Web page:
CNN Reporter Confronts Trump Supporter in Her Yard for Unwittingly Promoting Russian Troll Event

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A Florida woman grew hostile with a CNN reporter who confronted her in her front yard about promoting a pro-Donald Trump event at the apparent behest of Russian trolls.

Florine Gruen Goldfarb runs the Facebook page for Team Trump Broward County, and the group posted events that were promoted and encouraged by Russian trolls as part of its extensive election meddling operation, according to reports. One event was a "Florida Goes Trump" flash mob.

CNN reporter Drew Griffin approached Goldfarb in the yard of her home, where she told Griffin he was "fake news" and "part of the cover-up."

"What part of it in this is a cover-up?" Griffin asked. "Are you saying that's not true, or what?"

"The Russians? I don't care if they were involved or not. That to me is the least important thing," Goldfarb said.

Griffin asked Goldfarb if she knew the Russians were involved, but Goldfarb said they "weren't involved with us." CNN's Twitter video labeled her as having "unwittingly promoted a Russian-coordinated event."

The Internet Research Agency (IRA), a Kremlin-linked troll group in St. Petersburg, Russia, used a Facebook page called "Being Patriotic" that was designed to look like it was run by real Americans. The IRA and 13 associated Russian nationals were named in Robert Mueller's indictment on Friday for their role in an illicit "information warfare" campaign to influence the U.S. election.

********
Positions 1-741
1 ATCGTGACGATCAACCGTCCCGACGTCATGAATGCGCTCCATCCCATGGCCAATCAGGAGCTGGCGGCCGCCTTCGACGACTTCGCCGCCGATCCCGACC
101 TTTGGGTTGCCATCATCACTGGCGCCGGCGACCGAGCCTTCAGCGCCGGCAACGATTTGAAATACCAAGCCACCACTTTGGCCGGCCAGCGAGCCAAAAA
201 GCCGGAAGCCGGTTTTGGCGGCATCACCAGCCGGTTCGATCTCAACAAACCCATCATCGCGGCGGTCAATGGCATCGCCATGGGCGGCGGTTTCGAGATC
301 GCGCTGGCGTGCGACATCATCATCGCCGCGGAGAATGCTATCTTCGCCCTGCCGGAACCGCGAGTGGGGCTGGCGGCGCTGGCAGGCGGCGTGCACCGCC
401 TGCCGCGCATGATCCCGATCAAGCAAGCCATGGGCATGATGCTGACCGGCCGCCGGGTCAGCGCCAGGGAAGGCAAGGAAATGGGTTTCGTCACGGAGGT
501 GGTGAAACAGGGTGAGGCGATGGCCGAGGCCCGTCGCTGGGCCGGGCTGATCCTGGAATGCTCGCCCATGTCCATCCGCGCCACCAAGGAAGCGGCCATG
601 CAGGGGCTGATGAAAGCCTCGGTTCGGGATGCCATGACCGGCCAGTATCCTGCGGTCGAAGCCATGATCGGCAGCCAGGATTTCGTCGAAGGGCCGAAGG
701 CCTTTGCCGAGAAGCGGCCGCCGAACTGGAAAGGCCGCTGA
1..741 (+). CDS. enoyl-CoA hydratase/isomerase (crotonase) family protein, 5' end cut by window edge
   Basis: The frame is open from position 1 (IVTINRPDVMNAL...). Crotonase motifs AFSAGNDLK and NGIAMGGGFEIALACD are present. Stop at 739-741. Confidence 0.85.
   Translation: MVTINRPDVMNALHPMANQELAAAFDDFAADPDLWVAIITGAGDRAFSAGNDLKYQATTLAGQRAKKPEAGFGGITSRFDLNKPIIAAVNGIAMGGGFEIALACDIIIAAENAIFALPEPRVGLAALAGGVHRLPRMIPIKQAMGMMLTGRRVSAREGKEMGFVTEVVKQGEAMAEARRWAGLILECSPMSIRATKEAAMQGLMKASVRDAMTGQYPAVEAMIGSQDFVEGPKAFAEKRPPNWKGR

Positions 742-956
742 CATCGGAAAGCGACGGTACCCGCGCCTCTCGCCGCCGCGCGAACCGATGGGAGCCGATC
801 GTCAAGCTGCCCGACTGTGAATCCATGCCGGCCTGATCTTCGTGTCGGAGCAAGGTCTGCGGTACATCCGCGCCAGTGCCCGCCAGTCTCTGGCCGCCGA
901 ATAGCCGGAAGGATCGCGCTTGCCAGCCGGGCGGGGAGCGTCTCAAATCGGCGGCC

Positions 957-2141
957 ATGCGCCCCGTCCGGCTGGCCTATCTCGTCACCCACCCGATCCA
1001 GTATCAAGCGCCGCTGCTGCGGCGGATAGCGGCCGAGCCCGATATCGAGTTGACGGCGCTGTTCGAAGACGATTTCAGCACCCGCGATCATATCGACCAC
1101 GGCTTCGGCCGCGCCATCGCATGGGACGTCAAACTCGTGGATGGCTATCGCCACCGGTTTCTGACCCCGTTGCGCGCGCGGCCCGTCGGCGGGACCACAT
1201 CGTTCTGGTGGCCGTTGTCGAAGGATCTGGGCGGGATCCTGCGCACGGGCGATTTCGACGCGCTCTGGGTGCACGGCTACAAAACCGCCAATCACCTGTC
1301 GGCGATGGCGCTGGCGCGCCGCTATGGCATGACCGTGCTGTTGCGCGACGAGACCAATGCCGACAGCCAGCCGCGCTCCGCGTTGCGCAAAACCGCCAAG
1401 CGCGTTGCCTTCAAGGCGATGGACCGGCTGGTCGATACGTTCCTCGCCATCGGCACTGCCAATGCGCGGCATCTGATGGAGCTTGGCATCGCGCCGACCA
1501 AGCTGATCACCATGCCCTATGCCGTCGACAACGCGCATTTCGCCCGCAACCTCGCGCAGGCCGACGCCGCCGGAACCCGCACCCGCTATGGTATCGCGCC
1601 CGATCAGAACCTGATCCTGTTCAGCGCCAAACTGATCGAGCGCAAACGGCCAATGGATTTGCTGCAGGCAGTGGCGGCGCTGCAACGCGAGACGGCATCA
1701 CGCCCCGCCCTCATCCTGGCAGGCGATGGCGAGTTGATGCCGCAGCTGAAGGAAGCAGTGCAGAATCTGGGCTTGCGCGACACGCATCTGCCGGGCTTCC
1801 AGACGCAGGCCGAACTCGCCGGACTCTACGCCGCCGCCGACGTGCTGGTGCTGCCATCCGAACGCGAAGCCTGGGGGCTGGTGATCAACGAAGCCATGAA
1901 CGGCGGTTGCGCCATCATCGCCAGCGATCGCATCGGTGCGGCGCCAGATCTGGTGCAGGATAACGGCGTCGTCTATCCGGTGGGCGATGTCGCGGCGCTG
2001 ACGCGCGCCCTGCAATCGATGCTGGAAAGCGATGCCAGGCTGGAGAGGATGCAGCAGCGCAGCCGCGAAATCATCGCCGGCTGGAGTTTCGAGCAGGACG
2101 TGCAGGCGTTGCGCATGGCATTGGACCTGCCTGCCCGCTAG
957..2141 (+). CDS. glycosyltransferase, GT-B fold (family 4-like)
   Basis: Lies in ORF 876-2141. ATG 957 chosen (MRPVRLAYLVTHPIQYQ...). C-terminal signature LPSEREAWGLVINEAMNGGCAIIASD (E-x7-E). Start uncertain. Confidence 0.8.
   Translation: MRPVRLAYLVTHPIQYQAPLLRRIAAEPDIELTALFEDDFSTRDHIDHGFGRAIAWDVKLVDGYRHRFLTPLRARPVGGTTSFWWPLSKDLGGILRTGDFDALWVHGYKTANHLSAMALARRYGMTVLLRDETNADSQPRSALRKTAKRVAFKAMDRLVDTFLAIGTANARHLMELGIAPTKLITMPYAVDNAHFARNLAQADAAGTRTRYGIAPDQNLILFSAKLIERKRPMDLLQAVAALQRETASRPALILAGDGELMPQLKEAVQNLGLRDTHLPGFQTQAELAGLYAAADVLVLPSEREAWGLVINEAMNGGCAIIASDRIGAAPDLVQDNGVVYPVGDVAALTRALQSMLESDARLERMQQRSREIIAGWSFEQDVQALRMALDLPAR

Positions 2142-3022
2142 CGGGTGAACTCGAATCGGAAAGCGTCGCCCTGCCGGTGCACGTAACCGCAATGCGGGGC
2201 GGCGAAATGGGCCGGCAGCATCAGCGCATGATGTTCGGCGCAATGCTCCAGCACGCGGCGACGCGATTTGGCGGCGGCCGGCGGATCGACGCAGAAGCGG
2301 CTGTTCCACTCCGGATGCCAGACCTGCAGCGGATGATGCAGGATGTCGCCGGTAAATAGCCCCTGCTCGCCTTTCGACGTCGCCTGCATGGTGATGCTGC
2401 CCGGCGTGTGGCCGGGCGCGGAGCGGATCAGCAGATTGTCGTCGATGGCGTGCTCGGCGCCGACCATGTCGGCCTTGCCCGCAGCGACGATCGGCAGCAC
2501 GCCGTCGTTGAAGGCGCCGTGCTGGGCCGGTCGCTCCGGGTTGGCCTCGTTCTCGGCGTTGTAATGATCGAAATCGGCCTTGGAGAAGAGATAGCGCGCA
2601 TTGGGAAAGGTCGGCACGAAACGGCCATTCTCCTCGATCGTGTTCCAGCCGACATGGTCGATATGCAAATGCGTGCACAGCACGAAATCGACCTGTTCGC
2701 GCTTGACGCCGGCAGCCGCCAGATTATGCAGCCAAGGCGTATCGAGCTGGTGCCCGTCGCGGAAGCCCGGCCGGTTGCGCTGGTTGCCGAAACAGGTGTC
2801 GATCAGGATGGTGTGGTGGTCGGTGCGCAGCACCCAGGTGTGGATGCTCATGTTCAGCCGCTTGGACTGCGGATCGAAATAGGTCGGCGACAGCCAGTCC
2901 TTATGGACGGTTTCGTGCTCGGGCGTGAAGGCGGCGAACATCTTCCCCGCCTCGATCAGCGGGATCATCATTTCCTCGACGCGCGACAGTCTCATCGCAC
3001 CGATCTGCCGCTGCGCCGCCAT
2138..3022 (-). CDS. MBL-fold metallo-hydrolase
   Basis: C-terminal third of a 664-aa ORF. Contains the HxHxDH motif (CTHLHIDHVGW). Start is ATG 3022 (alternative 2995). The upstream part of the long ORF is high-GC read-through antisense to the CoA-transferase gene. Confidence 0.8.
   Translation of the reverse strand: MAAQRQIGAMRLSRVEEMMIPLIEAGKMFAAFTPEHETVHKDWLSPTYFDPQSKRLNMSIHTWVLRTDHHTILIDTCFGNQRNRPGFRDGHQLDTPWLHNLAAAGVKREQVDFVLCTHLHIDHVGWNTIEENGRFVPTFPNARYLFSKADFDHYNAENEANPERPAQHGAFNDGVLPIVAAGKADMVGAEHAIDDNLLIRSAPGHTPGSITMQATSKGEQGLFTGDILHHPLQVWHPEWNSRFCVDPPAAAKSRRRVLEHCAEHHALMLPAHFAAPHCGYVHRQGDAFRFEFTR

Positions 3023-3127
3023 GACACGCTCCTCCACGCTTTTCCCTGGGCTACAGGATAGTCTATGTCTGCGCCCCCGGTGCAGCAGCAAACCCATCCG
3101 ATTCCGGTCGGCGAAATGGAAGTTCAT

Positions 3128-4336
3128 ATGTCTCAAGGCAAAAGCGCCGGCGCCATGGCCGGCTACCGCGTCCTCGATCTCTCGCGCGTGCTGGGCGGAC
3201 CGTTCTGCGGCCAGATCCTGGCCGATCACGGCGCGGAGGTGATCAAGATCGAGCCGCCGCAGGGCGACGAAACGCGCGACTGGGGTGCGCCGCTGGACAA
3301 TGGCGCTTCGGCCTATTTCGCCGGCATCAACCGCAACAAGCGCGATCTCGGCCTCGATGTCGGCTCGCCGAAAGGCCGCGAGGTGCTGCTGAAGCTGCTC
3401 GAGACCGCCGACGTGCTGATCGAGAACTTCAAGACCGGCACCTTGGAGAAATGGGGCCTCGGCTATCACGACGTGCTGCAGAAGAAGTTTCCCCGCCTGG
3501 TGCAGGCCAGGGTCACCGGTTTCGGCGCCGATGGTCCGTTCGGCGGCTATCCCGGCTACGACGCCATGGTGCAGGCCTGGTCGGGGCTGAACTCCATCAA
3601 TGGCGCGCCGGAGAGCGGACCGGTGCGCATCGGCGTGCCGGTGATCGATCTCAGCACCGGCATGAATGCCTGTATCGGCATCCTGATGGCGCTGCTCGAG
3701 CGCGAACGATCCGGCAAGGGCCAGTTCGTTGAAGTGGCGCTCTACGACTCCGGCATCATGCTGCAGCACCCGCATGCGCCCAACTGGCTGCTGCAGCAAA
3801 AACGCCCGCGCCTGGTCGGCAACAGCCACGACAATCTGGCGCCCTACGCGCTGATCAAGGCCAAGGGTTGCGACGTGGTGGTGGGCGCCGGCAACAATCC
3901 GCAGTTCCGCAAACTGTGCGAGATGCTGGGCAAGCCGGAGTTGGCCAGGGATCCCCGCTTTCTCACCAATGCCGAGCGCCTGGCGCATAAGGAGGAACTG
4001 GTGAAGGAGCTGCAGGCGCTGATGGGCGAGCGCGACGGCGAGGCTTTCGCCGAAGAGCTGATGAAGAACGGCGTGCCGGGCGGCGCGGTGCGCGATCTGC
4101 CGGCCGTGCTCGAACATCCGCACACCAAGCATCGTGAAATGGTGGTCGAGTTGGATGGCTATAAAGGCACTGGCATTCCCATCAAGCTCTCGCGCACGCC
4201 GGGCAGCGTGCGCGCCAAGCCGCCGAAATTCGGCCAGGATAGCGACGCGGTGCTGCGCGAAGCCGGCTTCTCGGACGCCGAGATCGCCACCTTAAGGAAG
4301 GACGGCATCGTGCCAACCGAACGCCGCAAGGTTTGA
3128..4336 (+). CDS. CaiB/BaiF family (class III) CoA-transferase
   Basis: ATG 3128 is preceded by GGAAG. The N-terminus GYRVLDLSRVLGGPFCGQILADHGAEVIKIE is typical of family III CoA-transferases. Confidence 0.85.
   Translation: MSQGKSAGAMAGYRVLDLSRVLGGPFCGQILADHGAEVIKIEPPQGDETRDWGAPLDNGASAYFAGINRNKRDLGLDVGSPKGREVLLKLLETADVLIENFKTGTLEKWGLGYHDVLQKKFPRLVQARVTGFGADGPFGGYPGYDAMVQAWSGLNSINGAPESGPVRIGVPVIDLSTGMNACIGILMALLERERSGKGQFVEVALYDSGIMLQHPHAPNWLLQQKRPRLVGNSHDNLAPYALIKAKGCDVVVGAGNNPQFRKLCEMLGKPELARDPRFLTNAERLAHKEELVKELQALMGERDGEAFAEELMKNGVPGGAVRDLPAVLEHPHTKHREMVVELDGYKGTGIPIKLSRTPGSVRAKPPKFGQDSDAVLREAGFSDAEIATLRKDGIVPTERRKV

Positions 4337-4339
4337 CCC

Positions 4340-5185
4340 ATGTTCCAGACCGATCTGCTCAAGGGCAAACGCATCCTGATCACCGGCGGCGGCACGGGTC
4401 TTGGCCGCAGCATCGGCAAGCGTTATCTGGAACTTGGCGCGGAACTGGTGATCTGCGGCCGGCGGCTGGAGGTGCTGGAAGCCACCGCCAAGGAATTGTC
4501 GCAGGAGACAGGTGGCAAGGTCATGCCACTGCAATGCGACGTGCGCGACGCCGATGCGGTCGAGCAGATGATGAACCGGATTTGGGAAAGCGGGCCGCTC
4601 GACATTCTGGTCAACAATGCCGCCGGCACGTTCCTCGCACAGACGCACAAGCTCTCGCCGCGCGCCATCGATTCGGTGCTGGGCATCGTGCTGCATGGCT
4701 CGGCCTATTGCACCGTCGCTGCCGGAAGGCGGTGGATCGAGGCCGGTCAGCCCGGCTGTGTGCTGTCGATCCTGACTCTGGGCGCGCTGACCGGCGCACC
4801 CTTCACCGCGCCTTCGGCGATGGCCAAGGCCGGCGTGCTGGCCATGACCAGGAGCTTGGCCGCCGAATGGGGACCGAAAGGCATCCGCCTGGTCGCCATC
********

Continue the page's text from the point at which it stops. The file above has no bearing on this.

Told by Griffin that she was duped by this group, Goldfarb said, "They were not Russians. I don't go with the Russians."

"That group was Russians," Griffin said.

"Give me a break!" Goldfarb said. "I have nothing to do with the Russians."

"Maybe you didn't know it, but you did," Griffin said.

"Oh please. When you're talking like this, I don't want to have anything to do with you," Goldfarb said, adding that the people with her for the Trump events were all real Trump supporters.

She went on to call Griffin's explanation "BS."

"I don't believe that. That's bullshit," she said. "I know all the people that were with me. They were at my meetings. They're all Trump supporters."

The encounter got more tense as Griffin continued to insist to Goldfarb she was in "electronic communication with Russians" and had written on her Facebook page nearly verbatim the information coming from the IRA in St. Petersburg.

Goldfarb finally walked back into her house.

"You don't believe that?" Griffin asked.

"Nope. It's bullshit," she said, walking away.

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